The European Court of Human Rights (ECtHR) has begun an examination on behalf of Armenia’s judiciary on the interpretation of the word “sect,” based on a report by the weekly Iravunq-Hetaqnnutyun (Rights-Investigation) weekly.
The applicants are the religious organization Word of Life and its leader Artur Simonyan. Attorney, Rule of Law NGO chair Ara Ghazaryan represents their interests in court.
In its Oct. 19–25, 2011 issue (no. 39/2031), the newspaper had reported that actress Angela Sargsyan, whose nude photos had been disseminated online without her consent, was a member of Word of Life. According to the attorney, the publication without any factual proof had linked the actress’s name with the religious organization, accusing the organization of disseminating pornography, immorality, and pedophilia:
“The paper discredited both Angela Sargsyan and the religious organization, even though the actress had no connection with the organization. The only argument was that someone had said that Sargsyan was a member of this religious organization. The paper had written that the organization is disseminating the topic of immoral pornographic photos, pedophilia, incest, and so on. And so, joining together two unrelated facts neither logically nor with facts, it began to disseminate hate speech toward the religious organization.”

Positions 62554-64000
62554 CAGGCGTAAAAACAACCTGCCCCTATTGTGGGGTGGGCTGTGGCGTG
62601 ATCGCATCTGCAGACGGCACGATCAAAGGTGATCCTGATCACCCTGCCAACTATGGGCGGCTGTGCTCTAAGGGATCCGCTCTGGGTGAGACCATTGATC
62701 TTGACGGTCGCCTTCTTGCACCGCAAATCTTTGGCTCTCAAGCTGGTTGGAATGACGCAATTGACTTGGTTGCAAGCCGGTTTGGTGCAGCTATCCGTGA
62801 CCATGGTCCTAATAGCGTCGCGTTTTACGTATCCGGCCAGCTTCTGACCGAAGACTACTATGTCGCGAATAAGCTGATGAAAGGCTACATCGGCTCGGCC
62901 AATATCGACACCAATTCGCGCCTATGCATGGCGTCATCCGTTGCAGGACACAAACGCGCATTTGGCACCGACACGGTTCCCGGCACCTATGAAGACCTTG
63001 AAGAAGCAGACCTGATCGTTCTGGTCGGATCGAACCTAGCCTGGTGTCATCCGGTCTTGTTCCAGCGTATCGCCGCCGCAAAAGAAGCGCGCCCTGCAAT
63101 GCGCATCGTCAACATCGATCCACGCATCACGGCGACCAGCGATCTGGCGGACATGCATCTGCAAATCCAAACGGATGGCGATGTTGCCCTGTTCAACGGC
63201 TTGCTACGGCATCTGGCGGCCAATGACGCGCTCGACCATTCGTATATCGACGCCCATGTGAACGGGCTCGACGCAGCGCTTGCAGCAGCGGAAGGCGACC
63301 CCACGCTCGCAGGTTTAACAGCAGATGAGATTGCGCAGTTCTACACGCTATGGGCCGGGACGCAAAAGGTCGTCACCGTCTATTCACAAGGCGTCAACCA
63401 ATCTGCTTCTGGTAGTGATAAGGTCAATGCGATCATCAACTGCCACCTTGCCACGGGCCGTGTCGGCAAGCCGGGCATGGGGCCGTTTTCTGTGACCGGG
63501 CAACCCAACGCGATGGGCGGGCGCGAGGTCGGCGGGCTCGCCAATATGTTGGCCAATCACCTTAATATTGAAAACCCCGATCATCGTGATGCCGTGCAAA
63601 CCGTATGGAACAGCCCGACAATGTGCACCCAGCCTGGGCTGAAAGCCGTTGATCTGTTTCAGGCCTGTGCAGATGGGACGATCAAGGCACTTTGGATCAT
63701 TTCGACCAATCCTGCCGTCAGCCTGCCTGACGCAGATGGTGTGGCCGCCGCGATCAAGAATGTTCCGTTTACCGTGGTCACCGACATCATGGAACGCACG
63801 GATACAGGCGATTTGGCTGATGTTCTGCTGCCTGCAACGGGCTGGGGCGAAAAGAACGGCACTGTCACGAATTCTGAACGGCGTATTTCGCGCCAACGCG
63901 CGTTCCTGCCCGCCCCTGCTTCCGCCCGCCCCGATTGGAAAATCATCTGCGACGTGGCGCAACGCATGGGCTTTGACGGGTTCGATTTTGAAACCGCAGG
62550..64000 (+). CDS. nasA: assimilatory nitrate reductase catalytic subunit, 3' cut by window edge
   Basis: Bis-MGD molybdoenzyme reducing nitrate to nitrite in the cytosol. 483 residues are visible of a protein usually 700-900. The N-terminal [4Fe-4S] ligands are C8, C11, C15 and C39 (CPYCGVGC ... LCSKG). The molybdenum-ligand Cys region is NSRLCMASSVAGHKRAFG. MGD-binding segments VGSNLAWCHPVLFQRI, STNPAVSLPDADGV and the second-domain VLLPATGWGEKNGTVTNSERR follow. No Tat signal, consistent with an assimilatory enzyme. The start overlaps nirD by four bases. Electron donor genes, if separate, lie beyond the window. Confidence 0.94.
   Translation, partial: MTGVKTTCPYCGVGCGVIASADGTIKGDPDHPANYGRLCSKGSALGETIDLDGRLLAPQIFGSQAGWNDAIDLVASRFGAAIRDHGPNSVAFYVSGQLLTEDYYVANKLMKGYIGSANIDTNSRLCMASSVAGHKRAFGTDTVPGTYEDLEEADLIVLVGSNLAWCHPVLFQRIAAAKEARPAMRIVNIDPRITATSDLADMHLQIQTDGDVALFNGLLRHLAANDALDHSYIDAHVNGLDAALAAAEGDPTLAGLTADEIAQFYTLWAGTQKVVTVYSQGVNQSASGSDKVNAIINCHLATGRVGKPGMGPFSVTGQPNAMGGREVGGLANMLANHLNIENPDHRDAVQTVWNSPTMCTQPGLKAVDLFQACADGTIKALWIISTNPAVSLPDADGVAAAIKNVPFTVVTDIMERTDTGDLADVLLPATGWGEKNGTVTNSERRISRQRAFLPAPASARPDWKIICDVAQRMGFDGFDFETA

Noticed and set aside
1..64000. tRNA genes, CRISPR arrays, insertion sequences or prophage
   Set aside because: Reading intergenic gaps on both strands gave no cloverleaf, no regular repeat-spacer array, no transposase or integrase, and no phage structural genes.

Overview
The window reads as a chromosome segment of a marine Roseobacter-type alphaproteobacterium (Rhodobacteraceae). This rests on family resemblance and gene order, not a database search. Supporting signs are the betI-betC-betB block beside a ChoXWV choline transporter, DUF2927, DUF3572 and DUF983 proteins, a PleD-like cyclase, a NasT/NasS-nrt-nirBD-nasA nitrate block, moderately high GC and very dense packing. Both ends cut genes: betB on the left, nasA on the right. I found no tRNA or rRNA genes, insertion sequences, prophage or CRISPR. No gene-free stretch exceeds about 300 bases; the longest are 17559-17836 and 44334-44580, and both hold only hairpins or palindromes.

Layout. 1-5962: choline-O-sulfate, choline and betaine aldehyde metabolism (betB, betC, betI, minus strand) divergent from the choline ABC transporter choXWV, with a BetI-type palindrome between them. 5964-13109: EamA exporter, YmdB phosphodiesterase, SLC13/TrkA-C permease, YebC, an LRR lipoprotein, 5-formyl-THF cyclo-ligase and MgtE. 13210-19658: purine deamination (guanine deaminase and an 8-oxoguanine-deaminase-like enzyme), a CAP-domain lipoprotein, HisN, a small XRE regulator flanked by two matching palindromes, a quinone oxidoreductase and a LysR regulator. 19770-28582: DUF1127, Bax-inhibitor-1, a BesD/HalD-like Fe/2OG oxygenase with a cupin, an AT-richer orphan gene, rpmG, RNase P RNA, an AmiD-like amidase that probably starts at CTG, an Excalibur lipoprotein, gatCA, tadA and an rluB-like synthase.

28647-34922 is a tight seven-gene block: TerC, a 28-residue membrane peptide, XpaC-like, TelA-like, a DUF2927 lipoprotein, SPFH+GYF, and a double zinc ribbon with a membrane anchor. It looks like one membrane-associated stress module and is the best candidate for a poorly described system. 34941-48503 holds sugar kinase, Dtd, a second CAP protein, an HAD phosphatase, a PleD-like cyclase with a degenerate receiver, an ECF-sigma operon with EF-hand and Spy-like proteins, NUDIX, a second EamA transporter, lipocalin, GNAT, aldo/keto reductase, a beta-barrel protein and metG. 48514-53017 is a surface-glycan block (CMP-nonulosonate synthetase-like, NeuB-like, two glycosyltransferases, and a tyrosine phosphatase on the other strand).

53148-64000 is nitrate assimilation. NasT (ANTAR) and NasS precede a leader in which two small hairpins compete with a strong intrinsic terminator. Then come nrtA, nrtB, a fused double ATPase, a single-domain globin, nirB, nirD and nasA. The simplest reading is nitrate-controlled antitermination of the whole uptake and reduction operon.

The paper had also published photos that tarnished the reputation of individuals.
Word of Life and the organization’s leader Artur Simonyan brought a lawsuit against the newspaper, losing the case in all courts in the Republic of Armenia. Also challenged in court was the continued use of the word “sect” motivated by hate. The court cited the Hrachia Adjarian Dictionary of Armenian Roots and decided that a sect is a religious belief that has deviated from the main religious faith of the main church. The court also used a corresponding note from the Mother See of Holy Etchmiadzin and recognized in its interpretation that the organization is indeed a sect, and the same wording used in the news story was a truth based on facts.
Word of Life and Artur Simonyan, finding that the interpretation of the word “sect” runs contrary to Article 9 of the European Convention on Human Rights, in July 2013 applied to the ECtHR, requesting that it affirm that the Armenian court’s interpretation of the word “sect” violated the organization’s right to express its religious beliefs.
The questions addressed to ECtHR are as follows: Was there a violation of the applicants’ right to freedom of religious belief? Was the court of first instance’s position on the word “sect” justified? And by expressing such a position did the court violate the principle of impartiality and neutrality in religious matters that the state must uphold, as specified in the regulatory documents?
It is expected that the examination of the case will last several years.